When to Worry About Apple’s Control Over the iPad

When does control cross over the line from certifying reliability to being an intrusive burden? That question crossed my mind Monday morning when I was listening to an NPR story about the iPad. Part of the story involved interviews with iPad owners, and as I was listening to people talk about how they were already using their devices, I realized…well…a number of things (to give credit where it is due, our Monday morning TMO staff meeting helped clarify some of them).

First, however, let’s look at the background that frames my thoughts today.

I’ve been a big fan of the iPad since I accurately predicted that Apple would address the netbook market with a device I was calling an iPod super touch (I never get tired of crowing about that). That hasn’t changed now that it’s shipping, and I am quite confident that the iPad is going to be a paradigm shifter, for good and for ill.

In particular, it’s going to change the way many, many people consume their portion of the Interwebs, especially at home, and it’s here where my lead-off question is most important. So, while I am sure the iPad is going to find many vertical markets that adopt it, not to mention the juggernaut I think it will become in the education market, the issue of Apple’s control over the device is a non-issue for those markets.

Just like it is with the iPhone. I’ve been listening to people whinge about Apple’s control over the iPhone and the demands (from a tiny portion of the market - super nerds) that the company open it up for non App Store apps for years now. I’ve never had one ounce of empathy or sympathy for such complaints.

If you want to be able to install any ol’ piece of crap app on your smartphone, or if viewing Flash content is that important to you, go slum it on an Android device or something from Palm, etc., and enjoy your inferior experience. I’ll take the iPhone experience any day.

Apple’s control over the iPhone and the App Store helps ensure that the device works, and it all but guarantees that any app I install on it is going to be free of virii, trojan horses, and other troublesome nonsense. To me, those two things far outweigh any possible annoyance at not being able to install some app or another, and not being able to view all that crappy Flash content out there.

Why, you may ask? Because it’s a phone!!

I want my phone to work. Always. Every time. Yes, I want to be able to surf the Internet and use all those cool apps, but the reality for me is that the vast majority of my Internet consumption is going to be done on my main computer, which in my case is a Mac Pro. The iPhone’s smart abilities make it a killer phone - it’s phone abilities do not make it a killer computer.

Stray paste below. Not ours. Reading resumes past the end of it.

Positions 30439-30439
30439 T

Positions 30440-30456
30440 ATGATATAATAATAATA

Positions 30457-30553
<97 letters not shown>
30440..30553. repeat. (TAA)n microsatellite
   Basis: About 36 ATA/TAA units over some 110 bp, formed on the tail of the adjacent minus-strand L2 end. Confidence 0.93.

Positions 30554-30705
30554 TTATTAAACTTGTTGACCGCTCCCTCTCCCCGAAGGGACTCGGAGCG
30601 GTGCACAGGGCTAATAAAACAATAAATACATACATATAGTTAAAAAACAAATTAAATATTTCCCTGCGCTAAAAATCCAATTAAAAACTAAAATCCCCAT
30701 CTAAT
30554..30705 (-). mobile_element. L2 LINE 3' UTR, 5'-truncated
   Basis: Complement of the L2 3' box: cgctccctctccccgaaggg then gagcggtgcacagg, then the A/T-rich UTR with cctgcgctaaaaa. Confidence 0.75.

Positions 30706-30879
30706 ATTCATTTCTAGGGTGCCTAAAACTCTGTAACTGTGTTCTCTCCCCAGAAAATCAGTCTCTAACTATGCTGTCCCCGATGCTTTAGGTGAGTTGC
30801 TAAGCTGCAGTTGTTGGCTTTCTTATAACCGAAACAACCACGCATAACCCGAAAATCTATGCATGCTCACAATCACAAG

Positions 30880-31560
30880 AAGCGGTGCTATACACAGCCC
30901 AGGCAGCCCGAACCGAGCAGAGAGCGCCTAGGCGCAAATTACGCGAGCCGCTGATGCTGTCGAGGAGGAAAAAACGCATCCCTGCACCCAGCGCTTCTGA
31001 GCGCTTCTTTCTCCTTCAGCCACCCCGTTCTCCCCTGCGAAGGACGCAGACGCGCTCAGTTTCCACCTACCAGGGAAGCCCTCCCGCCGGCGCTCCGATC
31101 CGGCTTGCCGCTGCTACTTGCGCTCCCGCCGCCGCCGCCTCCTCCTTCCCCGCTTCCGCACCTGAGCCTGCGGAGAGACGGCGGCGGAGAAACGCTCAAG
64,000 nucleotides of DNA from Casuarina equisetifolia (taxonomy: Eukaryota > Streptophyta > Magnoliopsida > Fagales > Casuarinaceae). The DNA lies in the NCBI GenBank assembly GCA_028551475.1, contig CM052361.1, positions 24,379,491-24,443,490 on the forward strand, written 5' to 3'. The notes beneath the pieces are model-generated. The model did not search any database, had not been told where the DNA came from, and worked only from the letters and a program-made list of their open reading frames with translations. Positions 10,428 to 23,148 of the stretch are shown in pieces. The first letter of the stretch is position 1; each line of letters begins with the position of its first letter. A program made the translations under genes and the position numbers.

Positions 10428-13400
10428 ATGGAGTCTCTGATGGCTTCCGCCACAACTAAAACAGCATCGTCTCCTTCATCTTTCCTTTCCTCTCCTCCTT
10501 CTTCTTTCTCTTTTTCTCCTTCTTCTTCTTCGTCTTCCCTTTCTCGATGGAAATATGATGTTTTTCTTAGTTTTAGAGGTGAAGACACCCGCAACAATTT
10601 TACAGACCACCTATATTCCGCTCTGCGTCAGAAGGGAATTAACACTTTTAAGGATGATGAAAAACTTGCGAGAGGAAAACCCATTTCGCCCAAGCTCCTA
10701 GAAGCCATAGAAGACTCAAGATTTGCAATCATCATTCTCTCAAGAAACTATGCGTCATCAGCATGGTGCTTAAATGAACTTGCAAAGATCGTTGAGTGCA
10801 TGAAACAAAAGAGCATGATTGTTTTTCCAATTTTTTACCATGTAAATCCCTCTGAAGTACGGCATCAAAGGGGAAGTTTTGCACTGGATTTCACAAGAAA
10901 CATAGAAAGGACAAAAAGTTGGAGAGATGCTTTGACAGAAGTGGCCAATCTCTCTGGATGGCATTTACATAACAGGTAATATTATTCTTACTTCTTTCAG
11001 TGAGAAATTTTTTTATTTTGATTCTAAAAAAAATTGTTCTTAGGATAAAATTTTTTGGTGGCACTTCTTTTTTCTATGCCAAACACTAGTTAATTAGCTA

So to me, I was, and am, happy to trade Apple’s control for a device that will always work. I’ve yet to come across anything I’ve wanted from the App Store that wasn’t there, save perhaps clients for the major online poker sites, and even there it hasn’t mattered to me - the iPhone is awesome.

Up until Monday morning, the same sort of thought process applied to the iPad in my mind. Yes, Apple has just as much control over the iPad, but again it has been, and is, a tradeoff that sat well with me. Flash? Who cares? Apple controls the apps? So what?

I think the key moment came when some analyst said in that NPR story noted above that many people are likely to make the iPad their main computer in the future. Whether that will be the case is certainly up for debate, but I think there is a 100% chance that the iPad will become the main way that many users consume most of their Internet content in their homes.

From ebooks, to newspapers, to magazines, to movies and TV, to e-mail, to Web surfing…Many people are going to do the vast majority of these activities on their iPad in the not-too-distant future.

It’s one thing for a single company to have so much control over a smartphone (see my arguments above), but I have some concern about that being the case for a device that is the main conduit for information for a not insignificant number of people.

Don’t mistake that to mean that I think the iPad is bad or that I don’t want one - I think it’s awesome and I am annoyed that I have to wait for the 3G-equipped units to ship before I can get one (someone at TMO needs a 3G unit for testing, and every other staff member already has the WiFi-only model, so guess who gets to wait? I know, I lead a hard life…).

But I’ve always thought of the iPad as an extension of my computing world, not a replacement or substitute, just like the iPhone’s smartphone capabilities. So again, those tradeoffs involved in Apple’s control are a no-brainer to me.

I guess what I’m trying to express in this column is little more than worrying about the iPad being so good at being an iPad that many people begin relying on it as their main conduit to the Internet. No one company or government should have the kind of control over such a main conduit as Apple has over the iPad, at least in its current iteration.

Apple’s ban on political apps, on porn apps, on obscenity and profanity, on apps that allow you to extend your device in ways that don’t fit into Apple’s game plan (think Google Voice or tethering)…these are serious issues if the iPad becomes the de facto computer of your house. Yes, you can access most of those things through Safari on the iPad, but you can’t access Firefox, Internet Explorer or Chrome, so that’s no real counter argument.

And in the long run, maybe it’s just those sorts of things that will keep the iPad from becoming the computer in most houses. Maybe Apple’s control will keep it a great device that just works, but one that is just one of the ways you get your Interwebs fix.

If that’s the case, there’s nothing to be concerned about. If not, however, I think that we should all re-examine just how much control we’ll let any one company have over our computing lives.